Yemen’s Conflict Escalates as Houthi Leader Mobilizes for War

Yemen’s conflict intensified over the weekend as the country’s Shiite Houthi leader called for volunteers and money for a widening offensive against forces loyal to the presidency.

The group’s Revolutionary Committee asked the finance ministry on Sunday to raise funds for a military campaign in the south, the Saba news agency reported. The same day, Houthi leader Abdulmalik al-Houthi accused the internationally recognized president, Abdurabuh Mansur Hadi, of collaborating with Sunni militants from al-Qaeda and Islamic State, and being a “puppet” for foreign forces.

The escalation of violence is raising concerns that the Arabian Peninsula’s poorest country may disintegrate into a full-blown civil war, and draw in neighbors such as Saudi Arabia, the world’s biggest oil exporter and Hadi’s main backer. The erosion of government authority has already allowed al-Qaeda to take root in Yemen and use it as a base for attacks.

The United Nation’s envoy to Yemen, Jamal Benomar, told the Security Council in a video link on Sunday recent events have pushed Yemen “to the edge of civil war,” and urged a return to “peaceful dialogue.” Benomar had been brokering talks between the parties that collapsed amid the latest violence.

Anti-Houthi Protests

Protests erupted Monday in Taiz a day after soldiers loyal to the Houthis and former President Ali Abdullah Saleh seized the airport and set up checkpoints in the city, Mohammed Marish, an activist, said by phone. Thousands of people marched and chanted anti-Houthi slogans, he said.

The Houthi commander urged on Sunday Yemen’s tribes to send fighters and money to support the rebels and the security forces under their control. A day earlier, the Houthis declared a state of general mobilization, ordering the army to prepare for war against forces loyal to Hadi, who has rallied supporters in the southern port of Aden after fleeing the Houthi-controlled capital, Sana’a, last month.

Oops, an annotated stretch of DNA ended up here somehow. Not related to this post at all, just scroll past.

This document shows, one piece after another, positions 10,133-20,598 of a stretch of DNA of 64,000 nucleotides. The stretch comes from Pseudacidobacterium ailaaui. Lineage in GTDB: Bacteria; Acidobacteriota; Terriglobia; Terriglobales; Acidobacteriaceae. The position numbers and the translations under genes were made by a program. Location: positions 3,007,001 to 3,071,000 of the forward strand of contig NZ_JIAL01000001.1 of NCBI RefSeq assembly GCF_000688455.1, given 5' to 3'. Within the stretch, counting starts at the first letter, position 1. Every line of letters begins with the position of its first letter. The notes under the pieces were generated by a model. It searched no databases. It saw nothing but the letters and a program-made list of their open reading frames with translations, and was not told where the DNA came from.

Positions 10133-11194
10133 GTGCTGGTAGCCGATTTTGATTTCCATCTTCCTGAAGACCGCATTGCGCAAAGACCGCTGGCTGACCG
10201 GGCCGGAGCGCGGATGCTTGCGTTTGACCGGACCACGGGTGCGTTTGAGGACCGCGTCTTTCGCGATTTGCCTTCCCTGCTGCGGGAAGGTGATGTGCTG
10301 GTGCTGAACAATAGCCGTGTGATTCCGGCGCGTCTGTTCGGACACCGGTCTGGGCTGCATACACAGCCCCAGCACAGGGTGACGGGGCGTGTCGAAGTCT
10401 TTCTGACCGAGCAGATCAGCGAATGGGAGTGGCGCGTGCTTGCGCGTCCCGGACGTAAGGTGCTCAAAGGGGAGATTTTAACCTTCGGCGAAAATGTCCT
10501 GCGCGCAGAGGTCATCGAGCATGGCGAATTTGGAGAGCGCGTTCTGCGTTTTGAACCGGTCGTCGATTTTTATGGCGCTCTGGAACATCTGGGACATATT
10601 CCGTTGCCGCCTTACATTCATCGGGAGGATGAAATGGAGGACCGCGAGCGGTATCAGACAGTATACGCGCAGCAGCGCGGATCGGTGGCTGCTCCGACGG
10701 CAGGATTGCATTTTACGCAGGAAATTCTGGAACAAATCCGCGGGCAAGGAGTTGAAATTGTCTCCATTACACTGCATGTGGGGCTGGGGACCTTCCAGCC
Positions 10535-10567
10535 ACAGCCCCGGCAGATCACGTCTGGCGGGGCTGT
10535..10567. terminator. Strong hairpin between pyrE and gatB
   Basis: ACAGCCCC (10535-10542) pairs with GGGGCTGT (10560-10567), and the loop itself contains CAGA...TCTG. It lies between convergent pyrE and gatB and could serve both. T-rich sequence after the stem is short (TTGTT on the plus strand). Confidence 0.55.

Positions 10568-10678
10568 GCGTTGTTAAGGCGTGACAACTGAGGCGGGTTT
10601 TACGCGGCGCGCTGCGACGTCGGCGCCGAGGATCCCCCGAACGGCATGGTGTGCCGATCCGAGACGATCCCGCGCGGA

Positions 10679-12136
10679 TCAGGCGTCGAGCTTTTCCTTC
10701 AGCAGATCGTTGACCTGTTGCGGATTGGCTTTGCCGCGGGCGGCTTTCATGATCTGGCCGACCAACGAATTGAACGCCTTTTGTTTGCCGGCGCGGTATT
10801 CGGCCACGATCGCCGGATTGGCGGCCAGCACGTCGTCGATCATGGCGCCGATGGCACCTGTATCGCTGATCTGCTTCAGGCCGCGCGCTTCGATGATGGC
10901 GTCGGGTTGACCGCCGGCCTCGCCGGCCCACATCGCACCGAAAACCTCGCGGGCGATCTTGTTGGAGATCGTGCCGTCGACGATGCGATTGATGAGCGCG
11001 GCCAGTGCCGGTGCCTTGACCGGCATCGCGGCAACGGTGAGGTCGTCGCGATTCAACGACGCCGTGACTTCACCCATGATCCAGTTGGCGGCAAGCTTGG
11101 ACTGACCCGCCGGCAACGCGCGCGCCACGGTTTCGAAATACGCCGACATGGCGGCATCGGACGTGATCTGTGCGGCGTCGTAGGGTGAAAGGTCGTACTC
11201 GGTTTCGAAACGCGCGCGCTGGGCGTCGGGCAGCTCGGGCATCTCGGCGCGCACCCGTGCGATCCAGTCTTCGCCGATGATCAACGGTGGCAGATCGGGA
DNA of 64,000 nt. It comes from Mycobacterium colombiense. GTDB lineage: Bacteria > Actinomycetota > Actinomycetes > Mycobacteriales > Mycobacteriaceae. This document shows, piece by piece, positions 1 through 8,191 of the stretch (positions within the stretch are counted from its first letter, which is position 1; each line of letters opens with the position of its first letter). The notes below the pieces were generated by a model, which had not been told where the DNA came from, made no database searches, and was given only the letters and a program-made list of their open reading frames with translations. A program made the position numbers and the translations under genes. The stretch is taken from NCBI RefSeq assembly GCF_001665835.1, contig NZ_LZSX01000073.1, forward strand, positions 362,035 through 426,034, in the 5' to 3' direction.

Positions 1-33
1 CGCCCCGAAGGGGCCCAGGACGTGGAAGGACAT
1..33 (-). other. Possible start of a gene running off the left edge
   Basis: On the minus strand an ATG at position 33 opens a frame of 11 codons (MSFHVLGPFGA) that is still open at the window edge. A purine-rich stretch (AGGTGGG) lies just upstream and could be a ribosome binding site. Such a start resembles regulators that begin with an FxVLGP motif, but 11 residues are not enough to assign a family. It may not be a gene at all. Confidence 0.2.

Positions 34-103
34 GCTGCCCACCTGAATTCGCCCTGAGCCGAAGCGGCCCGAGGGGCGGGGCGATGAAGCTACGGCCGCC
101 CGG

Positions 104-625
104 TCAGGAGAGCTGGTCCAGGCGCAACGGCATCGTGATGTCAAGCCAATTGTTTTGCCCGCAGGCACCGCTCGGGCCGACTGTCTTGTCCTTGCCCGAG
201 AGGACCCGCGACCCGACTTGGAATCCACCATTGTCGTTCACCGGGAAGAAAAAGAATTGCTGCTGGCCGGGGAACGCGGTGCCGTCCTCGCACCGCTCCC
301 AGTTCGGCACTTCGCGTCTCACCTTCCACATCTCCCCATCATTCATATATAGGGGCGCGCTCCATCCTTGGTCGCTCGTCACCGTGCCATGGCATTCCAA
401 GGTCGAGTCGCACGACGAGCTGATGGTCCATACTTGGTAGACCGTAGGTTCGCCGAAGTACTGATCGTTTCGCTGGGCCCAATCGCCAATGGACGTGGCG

Fighting has spread in the south, with airstrikes against Hadi’s palace in Aden in recent days, while about 140 people were killed on Friday in suicide bomb attacks at two mosques in Sana’a. The Houthis have vowed to avenge the attack. Islamic State said it was responsible, though the group hasn’t been among the most prominent actors in Yemen.

Yemen’s army has divided, with some units on each side of the conflict. The Houthis are allied with supporters of Saleh, who was replaced by Hadi under a Saudi-brokered accord in 2011. Yemen only reunified in 1990 after decades of division.

Protracted Conflict

“If it does turn into a civil war, then we’re in for a long, protracted conflict,” Sultan Barakat, director of research at the Brookings Doha Center, said by phone.

The Saudis and their Gulf allies accuse Iran, the region’s leading Shiite power, of being behind the rise of the Houthis, who advanced from their base in north Yemen to take control of Sana’a last year.

The Security Council reiterated its support for Benomar’s efforts, and demanded that “all parties in Yemen cease all armed hostilities against the people and the legitimate authorities.” The council said it’s ready to take further measures, without identifying them. The U.K. ambassador to the UN, Mark Lyall Grant, said broadening targeted sanctions is one option.

Samantha Power, the U.S. ambassador to the UN, said in an e-mailed statement that the Houthis, working in “close collaboration” with ex-president Saleh, have “consistently undermined Yemen’s transition.” The U.S. evacuated all remaining personnel in the country, State Department spokesman Jeff Rathke said in an e-mailed statement.

Rathke, the State Department official, said the U.S. will continue to support a political transition and will actively monitor and take action to disrupt threats emanating from Yemen. About 100 U.S. Special Forces soldiers were leaving Al Anad airbase in Yemen, CNN reported Saturday. The U.S. considers Hadi’s government an ally against al-Qaeda.

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